A few links to reviews, articles, sites, etc. of the Diversity in Literature concern from around a small portion the book blogosphere, accumulated over the past week or so.
—Chrisbookarama reviews a short story by Tananarive Due called “The Lake” (from The Monster’s Corner). “At its heart, The Lake is about monsters but are the monsters just humans in disguise? I was impressed at how Tananarive Due is able to manipulate the reader by using Abbie’s point of view.”
—Opinions of a Wolf reviewed A Banquet for Hungry Ghosts by Ying Chang Compestine (Henry Holt 2009). “Overall, I immensely enjoyed each of these short stories, from the touch of horror to the settings to the amount I learned about Chinese culture and history to the wonderful recipes. Highly recommended to anyone with even a moderate interest in China, Chinese culture, or Chinese food. Even if horror isn’t usually your genre, give these ghosts a chance. You’ll be glad you did.”
—Sarah (What We Have Here is a Failure to Communicate) reads The True History of Paradise by Margaret Cezair-Thompson (Plume 2000).”Cezair-Thompson is intimately familiar with the struggle to find and preserve a sense of identity, and appreciation for the ever active roll history plays in our personal stories.”
—For the 8-12, & I’m hoping the 36, crowd, Kirkus review The Red Pencil by Andrea Pinkney, Illus. by Shane W. Evans (Little Brown 2014). “Telling her story in first-person verse, Pinkney uses deft strokes to create engaging characters through the poetry of their observations and the poignancy of their circumstances. This tale of displacement in a complex, war-torn country is both accessible and fluent, striking just the right tone for middle-grade readers. Evans’ elemental drawings illuminate the spirit and yearnings of Amira, the earnest protagonist.”
—Publisher’s Weekly has me looking forward to Haruki Murakami’s The Strange Library (Knopf 2014, transl. Ted Goossen). “This dryly funny, concise fable features all the hallmarks of Murakami’s deadpan magic, along with splashes of Lewis Carroll and the brothers Grimm.”
–Edi (Crazy QuiltEdi) tries out book one in a new speculative fiction series Shieldwolf Dawning by Selena Nemorin (Astraea Press 2014). It isn’t a rave review, but “Shieldwolf Dawning is unique in two ways. First, it gives us an adventurous female of color with blue dreads who often saves herself in situations. Second, it’s steeped in philosophy.”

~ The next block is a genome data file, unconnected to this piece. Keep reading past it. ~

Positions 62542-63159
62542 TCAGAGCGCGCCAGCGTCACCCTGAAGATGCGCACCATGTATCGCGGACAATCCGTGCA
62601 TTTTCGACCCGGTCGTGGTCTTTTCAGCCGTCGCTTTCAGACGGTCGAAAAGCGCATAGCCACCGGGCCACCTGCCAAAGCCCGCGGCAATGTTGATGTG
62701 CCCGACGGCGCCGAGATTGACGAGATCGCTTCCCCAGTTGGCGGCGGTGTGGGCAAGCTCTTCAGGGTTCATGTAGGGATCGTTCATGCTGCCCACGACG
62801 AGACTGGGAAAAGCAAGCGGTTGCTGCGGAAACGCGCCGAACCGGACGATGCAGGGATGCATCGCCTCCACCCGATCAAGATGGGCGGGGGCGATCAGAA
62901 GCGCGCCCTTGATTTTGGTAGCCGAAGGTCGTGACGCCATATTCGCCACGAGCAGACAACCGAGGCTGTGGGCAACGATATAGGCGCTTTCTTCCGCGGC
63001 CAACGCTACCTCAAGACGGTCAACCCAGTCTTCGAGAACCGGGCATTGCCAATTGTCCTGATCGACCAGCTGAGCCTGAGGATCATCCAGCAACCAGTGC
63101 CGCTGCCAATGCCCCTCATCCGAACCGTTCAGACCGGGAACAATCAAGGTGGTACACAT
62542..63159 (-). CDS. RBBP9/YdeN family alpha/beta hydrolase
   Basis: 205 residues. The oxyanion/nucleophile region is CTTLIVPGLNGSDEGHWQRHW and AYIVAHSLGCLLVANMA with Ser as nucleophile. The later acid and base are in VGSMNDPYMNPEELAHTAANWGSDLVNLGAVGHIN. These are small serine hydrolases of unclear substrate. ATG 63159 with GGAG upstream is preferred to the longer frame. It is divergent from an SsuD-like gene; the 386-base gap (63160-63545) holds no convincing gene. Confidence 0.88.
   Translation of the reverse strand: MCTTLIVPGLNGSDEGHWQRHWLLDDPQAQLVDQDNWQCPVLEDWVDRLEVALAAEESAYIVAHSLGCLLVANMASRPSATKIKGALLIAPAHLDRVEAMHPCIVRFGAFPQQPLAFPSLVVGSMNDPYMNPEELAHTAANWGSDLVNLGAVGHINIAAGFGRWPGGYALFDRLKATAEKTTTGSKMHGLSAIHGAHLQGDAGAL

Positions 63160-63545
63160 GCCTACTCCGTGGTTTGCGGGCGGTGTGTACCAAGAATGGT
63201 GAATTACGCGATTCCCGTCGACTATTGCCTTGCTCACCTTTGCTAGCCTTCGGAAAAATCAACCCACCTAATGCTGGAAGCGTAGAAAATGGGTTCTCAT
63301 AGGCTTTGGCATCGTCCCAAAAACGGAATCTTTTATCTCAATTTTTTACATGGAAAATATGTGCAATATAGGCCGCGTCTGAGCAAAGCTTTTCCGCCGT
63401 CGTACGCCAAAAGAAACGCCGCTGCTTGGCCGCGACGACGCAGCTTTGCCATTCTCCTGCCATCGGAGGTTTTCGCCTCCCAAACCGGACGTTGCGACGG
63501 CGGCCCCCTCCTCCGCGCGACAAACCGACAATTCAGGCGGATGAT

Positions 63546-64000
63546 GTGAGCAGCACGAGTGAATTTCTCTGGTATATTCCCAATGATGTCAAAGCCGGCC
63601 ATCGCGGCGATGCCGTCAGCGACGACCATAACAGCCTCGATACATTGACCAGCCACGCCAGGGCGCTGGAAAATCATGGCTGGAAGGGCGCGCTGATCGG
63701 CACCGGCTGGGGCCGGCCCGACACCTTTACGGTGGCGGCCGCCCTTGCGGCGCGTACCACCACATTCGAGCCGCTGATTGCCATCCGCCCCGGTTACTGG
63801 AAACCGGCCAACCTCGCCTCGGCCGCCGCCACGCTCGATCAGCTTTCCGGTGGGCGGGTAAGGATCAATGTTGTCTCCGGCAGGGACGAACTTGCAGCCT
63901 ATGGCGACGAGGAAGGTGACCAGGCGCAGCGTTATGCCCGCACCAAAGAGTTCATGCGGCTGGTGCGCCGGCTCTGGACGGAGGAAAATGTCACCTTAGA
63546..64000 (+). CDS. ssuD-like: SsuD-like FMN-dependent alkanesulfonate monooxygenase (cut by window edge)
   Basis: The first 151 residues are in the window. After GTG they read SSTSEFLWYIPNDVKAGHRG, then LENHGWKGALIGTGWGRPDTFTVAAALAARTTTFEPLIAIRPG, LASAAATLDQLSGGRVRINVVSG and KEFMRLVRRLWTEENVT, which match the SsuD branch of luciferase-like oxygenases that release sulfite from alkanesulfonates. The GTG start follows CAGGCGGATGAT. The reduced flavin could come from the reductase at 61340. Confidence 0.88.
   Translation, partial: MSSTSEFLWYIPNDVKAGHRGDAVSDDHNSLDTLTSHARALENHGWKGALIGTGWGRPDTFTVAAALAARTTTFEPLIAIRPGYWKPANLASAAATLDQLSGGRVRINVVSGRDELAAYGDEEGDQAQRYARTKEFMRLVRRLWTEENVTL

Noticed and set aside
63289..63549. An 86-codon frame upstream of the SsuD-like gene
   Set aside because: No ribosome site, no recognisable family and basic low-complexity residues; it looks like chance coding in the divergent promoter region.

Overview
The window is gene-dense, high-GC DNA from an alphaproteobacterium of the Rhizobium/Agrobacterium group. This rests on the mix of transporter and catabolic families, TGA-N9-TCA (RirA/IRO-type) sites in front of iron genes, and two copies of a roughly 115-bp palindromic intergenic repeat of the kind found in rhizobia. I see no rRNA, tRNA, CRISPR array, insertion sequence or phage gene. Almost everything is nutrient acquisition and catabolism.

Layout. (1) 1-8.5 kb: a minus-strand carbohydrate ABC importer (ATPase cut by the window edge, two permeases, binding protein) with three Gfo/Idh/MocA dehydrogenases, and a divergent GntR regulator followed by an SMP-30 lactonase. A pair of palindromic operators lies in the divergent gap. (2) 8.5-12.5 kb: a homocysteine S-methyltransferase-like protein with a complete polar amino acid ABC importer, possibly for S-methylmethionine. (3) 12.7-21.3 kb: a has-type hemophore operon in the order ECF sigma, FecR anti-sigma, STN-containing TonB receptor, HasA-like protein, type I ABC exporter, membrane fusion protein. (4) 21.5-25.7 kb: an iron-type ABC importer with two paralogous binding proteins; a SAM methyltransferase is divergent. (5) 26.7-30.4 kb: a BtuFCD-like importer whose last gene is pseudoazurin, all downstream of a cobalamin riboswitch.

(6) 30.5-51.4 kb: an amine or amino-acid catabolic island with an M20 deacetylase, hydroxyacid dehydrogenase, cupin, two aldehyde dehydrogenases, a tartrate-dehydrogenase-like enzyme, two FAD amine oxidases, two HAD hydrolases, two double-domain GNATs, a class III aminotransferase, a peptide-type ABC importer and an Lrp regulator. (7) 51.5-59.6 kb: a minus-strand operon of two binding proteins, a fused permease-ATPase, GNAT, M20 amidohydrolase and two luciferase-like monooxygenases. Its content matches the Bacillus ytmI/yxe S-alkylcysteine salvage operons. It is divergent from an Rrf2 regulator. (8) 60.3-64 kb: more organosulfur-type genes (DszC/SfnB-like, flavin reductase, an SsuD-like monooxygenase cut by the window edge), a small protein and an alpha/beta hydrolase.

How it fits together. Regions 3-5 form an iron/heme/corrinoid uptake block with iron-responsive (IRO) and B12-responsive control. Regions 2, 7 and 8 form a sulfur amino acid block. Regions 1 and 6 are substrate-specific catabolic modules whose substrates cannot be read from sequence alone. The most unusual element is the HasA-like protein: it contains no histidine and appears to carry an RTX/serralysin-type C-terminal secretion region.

—Kat Chow for NPR interviews “Jacqueline Woodson On Being a ‘Brown Girl’ Who Dreams.” “The first time author Jacqueline Woodson says she really understood poetry — and loved it — was after reading Langston Hughes in elementary school. ‘Until then, I thought it was some code that older white people used to speak to each other. I didn’t know what was going on with the line breaks and the words,’ Woodson recalls. ‘Once the floodgates opened, they opened.'”
—Hopefully you’ve seen Lupita Nyong’o w/ Elmo on Sesame Street.
—Elliot Owen (for Bay Area Reporter) talks to Nia King about her podcast and new book Queer & Trans Artists of Color: Some Stories of Our Lives. “It was important for me to get a diverse group of artists both in terms of gender, race, and ethnicity,” King said. “And I have a broad definition of what art is and who’s an artist. It includes stand-up comedians, cartoonists, and people working in forms that are often devalued. If people don’t care about brown or queer people before they read this, I hope they do afterward. They’re really good stories.”
—Chandler Arnold (First Book) writes about “First Book: Putting Diverse Literature Into Hands, Hearts, and Classrooms” “We all want to see our kids become strong readers – a critical step to succeeding in school and in life. But this becomes much harder when kids aren’t able to see themselves in the books they read.”
—--Booklists, Sites, etc.—–
We are entering the 2nd Week of #Diversiverse. It is not too late to join in!
Author Barnaby Phillips chooses “The Top 10 Books about Nigeria” (Fiction and Non-) at The Guardian.